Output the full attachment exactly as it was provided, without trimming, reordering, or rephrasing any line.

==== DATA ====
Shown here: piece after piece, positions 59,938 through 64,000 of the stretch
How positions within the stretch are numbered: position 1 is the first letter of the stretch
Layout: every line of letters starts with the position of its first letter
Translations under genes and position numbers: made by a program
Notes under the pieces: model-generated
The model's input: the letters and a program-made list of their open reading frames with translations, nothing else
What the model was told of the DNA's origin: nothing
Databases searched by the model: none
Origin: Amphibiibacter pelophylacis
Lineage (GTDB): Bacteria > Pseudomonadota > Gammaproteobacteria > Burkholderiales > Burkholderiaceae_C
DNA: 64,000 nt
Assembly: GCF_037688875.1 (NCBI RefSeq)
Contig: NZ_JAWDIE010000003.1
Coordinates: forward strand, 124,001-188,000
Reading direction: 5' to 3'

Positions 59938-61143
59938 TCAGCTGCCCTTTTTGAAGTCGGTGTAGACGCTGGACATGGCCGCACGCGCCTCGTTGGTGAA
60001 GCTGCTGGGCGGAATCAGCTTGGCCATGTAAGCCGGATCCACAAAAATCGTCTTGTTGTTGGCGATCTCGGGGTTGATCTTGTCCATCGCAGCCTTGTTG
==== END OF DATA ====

Shown here: piece after piece, positions 59,938 through 64,000 of the stretch
How positions within the stretch are numbered: position 1 is the first letter of the stretch
Layout: every line of letters starts with the position of its first letter
Translations under genes and position numbers: made by a program
Notes under the pieces: model-generated
The model's input: the letters and a program-made list of their open reading frames with translations, nothing else
What the model was told of the DNA's origin: nothing
Databases searched by the model: none
Origin: Amphibiibacter pelophylacis
Lineage (GTDB): Bacteria > Pseudomonadota > Gammaproteobacteria > Burkholderiales > Burkholderiaceae_C
DNA: 64,000 nt
Assembly: GCF_037688875.1 (NCBI RefSeq)
Contig: NZ_JAWDIE010000003.1
Coordinates: forward strand, 124,001-188,000
Reading direction: 5' to 3'

Positions 59938-61143
59938 TCAGCTGCCCTTTTTGAAGTCGGTGTAGACGCTGGACATGGCCGCACGCGCCTCGTTGGTGAA
60001 GCTGCTGGGCGGAATCAGCTTGGCCATGTAAGCCGGATCCACAAAAATCGTCTTGTTGTTGGCGATCTCGGGGTTGATCTTGTCCATCGCAGCCTTGTTG